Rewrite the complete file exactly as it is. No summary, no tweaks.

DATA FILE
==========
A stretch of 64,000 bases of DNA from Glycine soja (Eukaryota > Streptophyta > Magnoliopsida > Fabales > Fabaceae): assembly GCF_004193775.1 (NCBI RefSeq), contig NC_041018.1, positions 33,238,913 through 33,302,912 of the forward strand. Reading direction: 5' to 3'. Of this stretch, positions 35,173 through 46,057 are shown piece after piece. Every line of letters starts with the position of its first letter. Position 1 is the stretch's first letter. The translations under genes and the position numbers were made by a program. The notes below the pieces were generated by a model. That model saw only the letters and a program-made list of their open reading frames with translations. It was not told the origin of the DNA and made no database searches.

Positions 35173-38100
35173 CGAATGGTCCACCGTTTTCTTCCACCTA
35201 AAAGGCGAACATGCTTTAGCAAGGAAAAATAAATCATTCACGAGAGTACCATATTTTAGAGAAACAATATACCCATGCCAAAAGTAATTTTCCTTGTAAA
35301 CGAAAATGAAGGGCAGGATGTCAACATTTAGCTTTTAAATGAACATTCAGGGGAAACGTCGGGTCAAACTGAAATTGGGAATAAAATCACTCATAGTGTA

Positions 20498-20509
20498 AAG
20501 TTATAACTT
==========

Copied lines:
A stretch of 64,000 bases of DNA from Glycine soja (Eukaryota > Streptophyta > Magnoliopsida > Fabales > Fabaceae): assembly GCF_004193775.1 (NCBI RefSeq), contig NC_041018.1, positions 33,238,913 through 33,302,912 of the forward strand. Reading direction: 5' to 3'. Of this stretch, positions 35,173 through 46,057 are shown piece after piece. Every line of letters starts with the position of its first letter. Position 1 is the stretch's first letter. The translations under genes and the position numbers were made by a program. The notes below the pieces were generated by a model. That model saw only the letters and a program-made list of their open reading frames with translations. It was not told the origin of the DNA and made no database searches.

Positions 35173-38100
35173 CGAATGGTCCACCGTTTTCTTCCACCTA
35201 AAAGGCGAACATGCTTTAGCAAGGAAAAATAAATCATTCACGAGAGTACCATATTTTAGAGAAACAATATACCCATGCCAAAAGTAATTTTCCTTGTAAA
35301 CGAAAATGAAGGGCAGGATGTCAACATTTAGCTTTTAAATGAACATTCAGGGGAAACGTCGGGTCAAACTGAAATTGGGAATAAAATCACTCATAGTGTA

Positions 20498-20509
20498 AAG
20501 TTATAACTT